(Readalikes:  Nothing is coming to mind.  Suggestions?)

Grade:


If this were a movie, it would be rated:


for sexual content (not graphic) and violence

To the FTC, with love:  I received an e-ARC of The Sin Eater's Daughter from the generous folks at Scholastic via those at Edelweiss.  Thank you!

Heavy-Handed Sermonizing Makes Christian Novel A Whole Lot Less Appealing

(Image from Barnes & Noble)

Like all the folks who live in her isolated mountain community, 10-year-old Cadi Forbes is a descendant of a hearty band of pilgrims who came to Appalachia from the wilds of Scotland and Wales.  Along with their heavy brogues, these pioneers brought with them legends, myths and Old World customs.  Some of which still endure.  The Sin Eater, for instance.  Cadi knows all about the mysterious figure who's summoned down from the hills when someone dies.  His duty—which he will perform as long as he lives—is to take upon himself the sins of the dead so that they can ascend to heaven unburdened.  No one dares look the Sin Eater in the face, nor do they seek him out.  The man is sentenced, because of his own misdeeds, to a life of banishment and solitude, welcomed among the villagers only when he is needed.  And only with extreme caution.

Cadi needs absolution from the sin that is eating her up inside, the evil that makes even her mother turn away in shame.  So pained by her affliction is Cadi that she's willing to do the unthinkable.  She knows hunting down the Sin Eater will bring punishment from her parents as well as a curse on her family.  But she can't stop herself.  Cadi can't wait until she's dead to get forgiveness—she needs it now.  

As Cadi defies the orders of her family and village leaders in dogged pursuit of her goal, she discovers some shocking truths—not just about the Sin Eater, but also about her community and the secrets it keeps in the name of tradition.  Can Cadi convince the others of what she now knows?  Will she ever get absolution for her sins?  Her journey of self-discovery will lead her down paths she never could have expected to follow ...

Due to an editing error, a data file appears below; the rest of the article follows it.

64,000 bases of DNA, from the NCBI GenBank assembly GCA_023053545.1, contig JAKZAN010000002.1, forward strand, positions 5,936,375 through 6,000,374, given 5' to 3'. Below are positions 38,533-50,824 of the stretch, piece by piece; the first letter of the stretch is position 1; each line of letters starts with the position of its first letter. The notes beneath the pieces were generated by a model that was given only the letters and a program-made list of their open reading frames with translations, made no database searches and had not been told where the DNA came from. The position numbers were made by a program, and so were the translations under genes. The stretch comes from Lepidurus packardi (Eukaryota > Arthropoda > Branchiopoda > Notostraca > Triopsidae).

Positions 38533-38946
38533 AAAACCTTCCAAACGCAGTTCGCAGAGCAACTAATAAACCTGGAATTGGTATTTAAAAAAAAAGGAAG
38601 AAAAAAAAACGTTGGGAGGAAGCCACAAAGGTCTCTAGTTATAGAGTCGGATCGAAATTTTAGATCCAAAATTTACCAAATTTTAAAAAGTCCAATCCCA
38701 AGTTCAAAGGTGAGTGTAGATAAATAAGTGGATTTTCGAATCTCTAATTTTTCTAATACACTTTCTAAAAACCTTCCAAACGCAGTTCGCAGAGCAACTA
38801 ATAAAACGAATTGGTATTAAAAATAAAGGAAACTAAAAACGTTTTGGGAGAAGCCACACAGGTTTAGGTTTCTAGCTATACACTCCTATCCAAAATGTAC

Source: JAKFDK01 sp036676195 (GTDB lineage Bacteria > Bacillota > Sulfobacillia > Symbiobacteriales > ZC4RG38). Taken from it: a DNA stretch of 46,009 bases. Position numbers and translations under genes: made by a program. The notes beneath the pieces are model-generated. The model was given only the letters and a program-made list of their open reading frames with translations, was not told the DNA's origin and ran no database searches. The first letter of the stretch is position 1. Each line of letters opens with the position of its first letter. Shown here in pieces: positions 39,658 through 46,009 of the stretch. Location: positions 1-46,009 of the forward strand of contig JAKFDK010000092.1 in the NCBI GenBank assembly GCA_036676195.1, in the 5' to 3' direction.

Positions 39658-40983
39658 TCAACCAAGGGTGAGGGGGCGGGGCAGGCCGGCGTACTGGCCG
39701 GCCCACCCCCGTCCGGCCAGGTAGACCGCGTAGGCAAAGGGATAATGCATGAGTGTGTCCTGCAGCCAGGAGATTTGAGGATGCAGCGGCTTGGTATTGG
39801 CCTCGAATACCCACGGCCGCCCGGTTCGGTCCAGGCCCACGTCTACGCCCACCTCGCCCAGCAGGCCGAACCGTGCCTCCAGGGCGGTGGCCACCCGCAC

When I picked up The Last Sin Eater by Francine Rivers, I had no idea it was a Christian novel.  In retrospect, the title probably should have given it away, if not the fact that it's published by Tyndale.  Somehow I missed these clues.  Not that I have anything against Christian/religious fiction, mind you.  I don't.  At least not if its lessons are taught with grace and subtlety through complex characters doing interesting things against vivid backgrounds.  The Last Sin Eater's Appalachian setting intrigued me from the start, as did its sympathetic story people.  All the conflict between Cadi, her family, and the village folk reeled me in as well.  In fact, I quite enjoyed the first half of the novel.  Then, it got preachy.  In an annoying, very heavy-handed way.  It became too much, even for me —and I spend at least three hours a week in church!  While I appreciated what the story had to say about the importance of repentance/forgiveness, letting Christ into our lives, and moving beyond the sins of the past, I didn't care for the novel's too-obvious sermonizing.  In the end, then, The Last Sin Eater was just an okay read for me.

(Readalikes:  Um, I can't think of anything.  Can you?)

Grade:



If this were a movie (and, apparently, it is), it would be rated:


for violence, sexual innuendo and references to rape, adultery, and abuse

To the FTC, with love:  I bought a copy of The Last Sin Eater with a portion of the millions I make from my lucrative career as a book blogger.  Ha ha.  

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The Gold in These Hills by Joanne Bischof